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Two bodies found as Baltimore bridge collapse moves from recovery to salvage

BALTIMORE, United States — The bodies of two construction workers were found in the cold waters of Baltimore harbor Wednesday, trapped in their red pick-up truck after a giant cargo ship slammed into the bridge they had been filling potholes on, causing a thunderous collapse.

Maryland police announced the grim discovery at a press conference, adding that sonar shows what they believe are more vehicles trapped within the concrete and twisted steel debris of the Francis Scott Key Bridge.

Six of the eight-man construction crew are believed to have been killed, with four bodies yet to be found.

Warning that it was not safe for divers to try to penetrate the wreckage, police told a press conference that they were shifting to a salvage operation, removing the superstructure and then sending divers back in to recover the rest of the bodies.

"Based on sonar scans, we firmly believe that the vehicles are encased in the superstructure and concrete that we tragically saw come down," Colonel Roland Butler, the superintendent of Maryland's state police, told a press conference.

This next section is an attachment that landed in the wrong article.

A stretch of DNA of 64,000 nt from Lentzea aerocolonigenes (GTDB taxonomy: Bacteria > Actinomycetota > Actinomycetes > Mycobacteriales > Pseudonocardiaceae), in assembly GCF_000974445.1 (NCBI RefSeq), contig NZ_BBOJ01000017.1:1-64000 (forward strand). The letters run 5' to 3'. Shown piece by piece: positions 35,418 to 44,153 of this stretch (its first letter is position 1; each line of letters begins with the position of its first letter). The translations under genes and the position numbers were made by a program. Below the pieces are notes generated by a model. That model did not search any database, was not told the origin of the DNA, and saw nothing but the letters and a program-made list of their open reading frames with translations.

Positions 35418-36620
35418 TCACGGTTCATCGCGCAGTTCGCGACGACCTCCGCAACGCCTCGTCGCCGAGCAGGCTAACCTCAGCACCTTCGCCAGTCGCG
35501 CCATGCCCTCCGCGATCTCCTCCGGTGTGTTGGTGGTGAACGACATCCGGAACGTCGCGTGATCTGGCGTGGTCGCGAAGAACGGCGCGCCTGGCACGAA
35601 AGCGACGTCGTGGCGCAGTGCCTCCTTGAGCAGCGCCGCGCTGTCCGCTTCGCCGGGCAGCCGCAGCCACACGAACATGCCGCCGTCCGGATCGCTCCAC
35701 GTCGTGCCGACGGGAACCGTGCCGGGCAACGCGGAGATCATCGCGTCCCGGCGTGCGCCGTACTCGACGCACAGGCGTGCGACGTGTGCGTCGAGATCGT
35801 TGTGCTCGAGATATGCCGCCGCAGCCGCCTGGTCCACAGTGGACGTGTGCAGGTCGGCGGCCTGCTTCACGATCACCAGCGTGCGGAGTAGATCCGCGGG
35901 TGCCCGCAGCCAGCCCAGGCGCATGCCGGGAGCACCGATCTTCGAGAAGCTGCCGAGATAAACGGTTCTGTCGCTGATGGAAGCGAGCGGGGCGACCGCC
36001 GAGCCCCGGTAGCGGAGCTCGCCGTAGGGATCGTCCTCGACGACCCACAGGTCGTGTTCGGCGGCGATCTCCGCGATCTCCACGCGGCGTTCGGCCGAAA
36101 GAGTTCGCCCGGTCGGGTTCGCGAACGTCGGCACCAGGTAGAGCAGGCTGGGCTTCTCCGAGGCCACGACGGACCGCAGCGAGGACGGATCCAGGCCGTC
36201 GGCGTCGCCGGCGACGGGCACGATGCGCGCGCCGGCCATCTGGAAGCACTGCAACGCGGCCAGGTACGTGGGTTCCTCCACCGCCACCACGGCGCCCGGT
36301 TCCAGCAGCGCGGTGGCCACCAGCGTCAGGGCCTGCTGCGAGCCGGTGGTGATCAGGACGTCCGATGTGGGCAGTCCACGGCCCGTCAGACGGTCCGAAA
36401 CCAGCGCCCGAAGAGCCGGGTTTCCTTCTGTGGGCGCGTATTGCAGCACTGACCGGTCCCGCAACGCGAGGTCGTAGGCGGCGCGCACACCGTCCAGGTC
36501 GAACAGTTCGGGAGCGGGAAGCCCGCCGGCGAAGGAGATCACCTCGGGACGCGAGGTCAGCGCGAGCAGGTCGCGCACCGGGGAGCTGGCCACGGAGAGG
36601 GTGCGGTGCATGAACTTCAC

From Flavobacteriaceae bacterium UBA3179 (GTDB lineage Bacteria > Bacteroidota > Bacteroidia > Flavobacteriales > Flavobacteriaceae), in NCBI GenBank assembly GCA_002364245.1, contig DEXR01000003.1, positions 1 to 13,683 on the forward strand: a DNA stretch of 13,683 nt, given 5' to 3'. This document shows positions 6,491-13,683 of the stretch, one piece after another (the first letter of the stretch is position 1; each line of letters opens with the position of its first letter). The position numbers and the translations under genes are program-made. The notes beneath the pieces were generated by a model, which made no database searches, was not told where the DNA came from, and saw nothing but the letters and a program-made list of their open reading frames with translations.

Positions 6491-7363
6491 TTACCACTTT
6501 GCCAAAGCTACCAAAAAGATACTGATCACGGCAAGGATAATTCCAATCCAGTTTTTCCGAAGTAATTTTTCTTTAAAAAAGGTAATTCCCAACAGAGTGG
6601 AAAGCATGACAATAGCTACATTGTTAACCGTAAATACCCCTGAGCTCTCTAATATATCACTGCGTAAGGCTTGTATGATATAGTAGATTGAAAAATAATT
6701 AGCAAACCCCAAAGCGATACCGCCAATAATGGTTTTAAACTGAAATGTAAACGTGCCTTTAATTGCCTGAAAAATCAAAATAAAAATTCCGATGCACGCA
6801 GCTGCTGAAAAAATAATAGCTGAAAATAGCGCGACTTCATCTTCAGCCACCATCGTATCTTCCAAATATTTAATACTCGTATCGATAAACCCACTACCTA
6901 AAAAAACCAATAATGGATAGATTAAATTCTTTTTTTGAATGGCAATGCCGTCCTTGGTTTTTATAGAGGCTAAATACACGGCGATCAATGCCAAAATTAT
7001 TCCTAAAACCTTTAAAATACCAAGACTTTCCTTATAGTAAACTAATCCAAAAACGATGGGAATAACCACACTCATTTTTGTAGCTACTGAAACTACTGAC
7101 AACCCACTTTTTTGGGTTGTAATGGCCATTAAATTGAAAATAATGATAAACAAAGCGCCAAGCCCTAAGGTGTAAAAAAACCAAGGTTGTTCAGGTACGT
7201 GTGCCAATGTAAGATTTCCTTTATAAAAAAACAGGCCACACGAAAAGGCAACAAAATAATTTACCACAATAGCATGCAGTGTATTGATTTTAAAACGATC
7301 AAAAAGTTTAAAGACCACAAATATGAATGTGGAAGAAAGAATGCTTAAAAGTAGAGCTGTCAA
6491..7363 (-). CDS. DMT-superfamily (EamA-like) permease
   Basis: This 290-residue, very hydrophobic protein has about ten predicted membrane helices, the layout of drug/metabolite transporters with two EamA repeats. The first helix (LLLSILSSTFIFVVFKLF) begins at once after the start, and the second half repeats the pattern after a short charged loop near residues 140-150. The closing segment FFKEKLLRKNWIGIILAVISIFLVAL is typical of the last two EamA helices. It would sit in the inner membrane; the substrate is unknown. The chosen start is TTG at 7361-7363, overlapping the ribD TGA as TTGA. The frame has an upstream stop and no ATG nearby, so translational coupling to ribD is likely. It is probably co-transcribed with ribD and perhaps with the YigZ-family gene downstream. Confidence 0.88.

Federal investigators also gave a detailed timeline of the tragedy based on preliminary findings from the ship's voice data recorder.

Marcel Muise, lead investigator for the National Transportation Safety Board, told a separate press conference that the container ship Dali, about 1,000 feet (300 meters) long and piled high with cargo, left dock at 12:39 am Tuesday en route to Asia.

At 1:24, alarms began sounding on the ship with indications of power trouble and the pilot soon radioed the port authority that the vessel was headed for the bridge, requesting tug boats.

The call for help was heard by two Maryland Transportation Authority units on the bridge because of the roadwork, and they shut down all lanes of traffic, likely saving lives.

Muise told reporters that at 1:29 the voice data recorder captured "sounds consistent with the collision."

Nearly the entire steel structure -- crossed by tens of thousands of motorists each day -- collapsed within seconds, cascading over the bow of the ship, blocking one of the busiest US trading ports.

There was no chance to evacuate the eight workers filling